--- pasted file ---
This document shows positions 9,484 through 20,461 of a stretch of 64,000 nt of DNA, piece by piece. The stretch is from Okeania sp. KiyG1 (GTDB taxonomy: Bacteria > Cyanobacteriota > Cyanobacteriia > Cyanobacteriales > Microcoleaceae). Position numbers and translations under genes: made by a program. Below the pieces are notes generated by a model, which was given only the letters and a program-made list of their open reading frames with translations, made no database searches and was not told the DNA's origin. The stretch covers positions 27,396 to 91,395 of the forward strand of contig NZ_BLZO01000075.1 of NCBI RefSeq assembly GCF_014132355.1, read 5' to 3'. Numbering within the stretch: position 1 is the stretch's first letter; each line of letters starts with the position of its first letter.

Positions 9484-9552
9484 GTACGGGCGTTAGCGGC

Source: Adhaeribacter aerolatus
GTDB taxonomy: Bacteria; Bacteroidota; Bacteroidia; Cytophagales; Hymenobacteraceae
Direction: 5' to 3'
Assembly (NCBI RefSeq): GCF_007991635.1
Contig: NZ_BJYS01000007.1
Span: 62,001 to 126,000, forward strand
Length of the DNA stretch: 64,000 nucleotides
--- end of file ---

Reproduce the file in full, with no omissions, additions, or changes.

This document shows positions 9,484 through 20,461 of a stretch of 64,000 nt of DNA, piece by piece. The stretch is from Okeania sp. KiyG1 (GTDB taxonomy: Bacteria > Cyanobacteriota > Cyanobacteriia > Cyanobacteriales > Microcoleaceae). Position numbers and translations under genes: made by a program. Below the pieces are notes generated by a model, which was given only the letters and a program-made list of their open reading frames with translations, made no database searches and was not told the DNA's origin. The stretch covers positions 27,396 to 91,395 of the forward strand of contig NZ_BLZO01000075.1 of NCBI RefSeq assembly GCF_014132355.1, read 5' to 3'. Numbering within the stretch: position 1 is the stretch's first letter; each line of letters starts with the position of its first letter.

Positions 9484-9552
9484 GTACGGGCGTTAGCGGC

Source: Adhaeribacter aerolatus
GTDB taxonomy: Bacteria; Bacteroidota; Bacteroidia; Cytophagales; Hymenobacteraceae
Direction: 5' to 3'
Assembly (NCBI RefSeq): GCF_007991635.1
Contig: NZ_BJYS01000007.1
Span: 62,001 to 126,000, forward strand
Length of the DNA stretch: 64,000 nucleotides